My name is Batch, Spring Batch

Very often Enterprise applications need to import or export a lot of data from or to external systems. These operations may be required with regular frequency; in order to implement them you can choose among several solutions provided from frameworks (Batch Framework), APIs (Quartz) and tools (ETL). One of the best solution is to apply a scheduled batch process that easily fits that kind of technical requirements. In this POST I’d like to provide an easy introduction to Spriong Batch; there are tons of how-tos and examples in iternet, but when I had the need to try a simple solution at home in a new workspace I’ve met some small issues; then my goal is to provide a quick overview of the main features and to show how to setup a Java project for an Hello World Spring Batch example.

What Spring Batch is?

Spring Batch is a framework that provides functions able to process large volumes of records, to manage transactions, to start job operations and to store their statistics. It is based on Spring Core then you can manage dependency injection and use all Spring libraries. It is built on a simple model that is shown here:batch-model

How you can see, the main concept is the job; a job is composed by one or more steps. It is executed through a JobLauncher and all data related to the execution are persisted in a JobRepository. In other words when you are going to design and implement a Spring Batch job, you have to figure out how many steps your job needs, which JobLauncher you have to use and where you want to put job execution data.

Enviroment setup

I assume that today every Java programmer has maven intalled and enabled in his programming system and/or that he has the plugin on his preferred IDE; then the first step to get Spring Batch ready is to run this command on your command line:

mvn archetype:generate -DgroupId=com.hellospringbatchworld.app -DartifactId=HelloSpringBatchWorld -DarchetypeArtifactId=maven-archetype-quickstart -DinteractiveMode=false

It will create a standard maven structure with a pom.xml file within the its root directory; at this point you can replace the its content with this:

<project xmlns="http://maven.apache.org/POM/4.0.0" xmlns:xsi="http://www.w3.org/2001/XMLSchema-instance"
  xsi:schemaLocation="http://maven.apache.org/POM/4.0.0 http://maven.apache.org/maven-v4_0_0.xsd">
  <modelVersion>4.0.0</modelVersion>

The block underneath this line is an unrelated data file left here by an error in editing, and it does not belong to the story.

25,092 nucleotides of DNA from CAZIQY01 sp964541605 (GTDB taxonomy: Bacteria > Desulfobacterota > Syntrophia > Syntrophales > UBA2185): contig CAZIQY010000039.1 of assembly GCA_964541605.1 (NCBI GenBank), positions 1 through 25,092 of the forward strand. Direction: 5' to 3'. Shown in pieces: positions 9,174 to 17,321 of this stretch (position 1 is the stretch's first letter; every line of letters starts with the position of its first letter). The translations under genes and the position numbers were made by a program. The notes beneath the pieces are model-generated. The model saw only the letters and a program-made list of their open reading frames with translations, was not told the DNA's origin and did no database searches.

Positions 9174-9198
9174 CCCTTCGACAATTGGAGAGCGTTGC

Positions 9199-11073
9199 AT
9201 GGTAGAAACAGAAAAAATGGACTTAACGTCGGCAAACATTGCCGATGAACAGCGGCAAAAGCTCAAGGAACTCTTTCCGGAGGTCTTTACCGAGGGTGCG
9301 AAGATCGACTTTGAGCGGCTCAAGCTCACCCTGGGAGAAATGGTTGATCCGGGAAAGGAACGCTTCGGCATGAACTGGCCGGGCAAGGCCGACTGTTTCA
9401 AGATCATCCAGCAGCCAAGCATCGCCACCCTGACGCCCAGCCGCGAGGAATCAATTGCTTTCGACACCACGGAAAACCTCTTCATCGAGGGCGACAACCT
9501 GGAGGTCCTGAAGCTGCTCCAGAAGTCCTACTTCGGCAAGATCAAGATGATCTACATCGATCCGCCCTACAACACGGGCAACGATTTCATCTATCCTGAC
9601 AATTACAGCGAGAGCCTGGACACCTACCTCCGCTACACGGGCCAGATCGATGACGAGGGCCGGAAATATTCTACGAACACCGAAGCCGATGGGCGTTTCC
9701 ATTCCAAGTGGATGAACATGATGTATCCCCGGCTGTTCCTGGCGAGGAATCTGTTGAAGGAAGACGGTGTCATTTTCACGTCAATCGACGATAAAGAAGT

<groupId>com.hellospringbatchworld.app</groupId>
  <artifactId>HelloSpringBatchWorld</artifactId>
  <packaging>jar</packaging>
  <version>1.0-SNAPSHOT</version>
  <name>HelloSpringBatchWorld</name>
  <url>http://maven.apache.org</url>
  <dependencies>
    <dependency>
      <groupId>junit</groupId>
      <artifactId>junit</artifactId>
      <version>3.8.1</version>
      <scope>test</scope>
    </dependency>
    <dependency>
        <groupId>org.springframework.batch</groupId>
        <artifactId>spring-batch-core</artifactId>
        <version>3.0.1.RELEASE</version>
    </dependency>
  </dependencies>
</project>

The enviroment isn’t still ready, it needs to load all artifacts related to Spring Batch in order to use its jar files; in order to do that you need to run this maven command:

mvn clean dependency:copy-dependencies

This command will load all jar files and allow to begin to code the example from your preferred IDE; I’m going to show how to do with Eclispe. Open an Eclipse IDE instance, and from an existing workspace “File”-> “Import …” -> “Maven” -> “Existing Maven Project”; now you have to navigate to the directory where before you’ve copied pom.xml file and complete import project phase.

Let’s code!

How you can see you have a main class named App under com.hellospringbatchworld.app package. On few minutes we will use this class to run the Job, but something still misses; we need to edit two xml files. First one (app1-context.xml) is where we have to define the structure of the Job; in this case it’s very simple, we want just to show an Hello World message on the console.

<?xml version="1.0" encoding="UTF-8"?>
  <beans xmlns="http://www.springframework.org/schema/beans"
         xmlns:xsi="http://www.w3.org/2001/XMLSchema-instance"
         xmlns:batch="http://www.springframework.org/schema/batch"
         xsi:schemaLocation="http://www.springframework.org/schema/beans
         http://www.springframework.org/schema/beans/spring-beans-3.0.xsd
         http://www.springframework.org/schema/batch
         http://www.springframework.org/schema/batch/spring-batch-3.0.xsd">

    <import resource="classpath:/META-INF/simple-springbatch-conf.xml" />
    <!-- JOB DECLARATION START-->
    <batch:job id="HelloSpringBatchWorld">
       <batch:step id="HSBWStep">
         <batch:tasklet ref="HSBWTasklet"/>
       </batch:step>
    </batch:job>
    <bean id="HSBWTasklet" class="com.hellospringbatchworld.app.HelloSpringBatchWorldTasklet" />